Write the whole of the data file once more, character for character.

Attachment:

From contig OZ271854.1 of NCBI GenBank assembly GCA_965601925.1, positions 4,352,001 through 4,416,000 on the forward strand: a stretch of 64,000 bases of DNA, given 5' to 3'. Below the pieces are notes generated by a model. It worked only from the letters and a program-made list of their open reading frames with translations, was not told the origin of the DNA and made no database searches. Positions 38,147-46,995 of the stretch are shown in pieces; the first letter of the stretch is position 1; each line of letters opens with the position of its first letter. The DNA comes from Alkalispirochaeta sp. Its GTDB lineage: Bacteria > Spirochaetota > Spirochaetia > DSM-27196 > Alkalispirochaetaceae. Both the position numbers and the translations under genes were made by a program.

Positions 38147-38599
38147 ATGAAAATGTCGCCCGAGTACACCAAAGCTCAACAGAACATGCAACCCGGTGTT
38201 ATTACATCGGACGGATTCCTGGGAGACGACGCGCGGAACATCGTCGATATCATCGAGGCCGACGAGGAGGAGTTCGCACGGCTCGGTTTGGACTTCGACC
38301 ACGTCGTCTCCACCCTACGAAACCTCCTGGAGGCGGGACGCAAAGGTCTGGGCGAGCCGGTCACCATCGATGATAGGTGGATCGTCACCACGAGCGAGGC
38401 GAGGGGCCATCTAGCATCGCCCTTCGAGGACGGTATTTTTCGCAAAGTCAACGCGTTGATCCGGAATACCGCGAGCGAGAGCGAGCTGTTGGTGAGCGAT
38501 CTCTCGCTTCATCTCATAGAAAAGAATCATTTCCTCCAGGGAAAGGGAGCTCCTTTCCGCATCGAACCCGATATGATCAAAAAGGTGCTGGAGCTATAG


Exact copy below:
From contig OZ271854.1 of NCBI GenBank assembly GCA_965601925.1, positions 4,352,001 through 4,416,000 on the forward strand: a stretch of 64,000 bases of DNA, given 5' to 3'. Below the pieces are notes generated by a model. It worked only from the letters and a program-made list of their open reading frames with translations, was not told the origin of the DNA and made no database searches. Positions 38,147-46,995 of the stretch are shown in pieces; the first letter of the stretch is position 1; each line of letters opens with the position of its first letter. The DNA comes from Alkalispirochaeta sp. Its GTDB lineage: Bacteria > Spirochaetota > Spirochaetia > DSM-27196 > Alkalispirochaetaceae. Both the position numbers and the translations under genes were made by a program.

Positions 38147-38599
38147 ATGAAAATGTCGCCCGAGTACACCAAAGCTCAACAGAACATGCAACCCGGTGTT
38201 ATTACATCGGACGGATTCCTGGGAGACGACGCGCGGAACATCGTCGATATCATCGAGGCCGACGAGGAGGAGTTCGCACGGCTCGGTTTGGACTTCGACC
38301 ACGTCGTCTCCACCCTACGAAACCTCCTGGAGGCGGGACGCAAAGGTCTGGGCGAGCCGGTCACCATCGATGATAGGTGGATCGTCACCACGAGCGAGGC
38401 GAGGGGCCATCTAGCATCGCCCTTCGAGGACGGTATTTTTCGCAAAGTCAACGCGTTGATCCGGAATACCGCGAGCGAGAGCGAGCTGTTGGTGAGCGAT
38501 CTCTCGCTTCATCTCATAGAAAAGAATCATTTCCTCCAGGGAAAGGGAGCTCCTTTCCGCATCGAACCCGATATGATCAAAAAGGTGCTGGAGCTATAG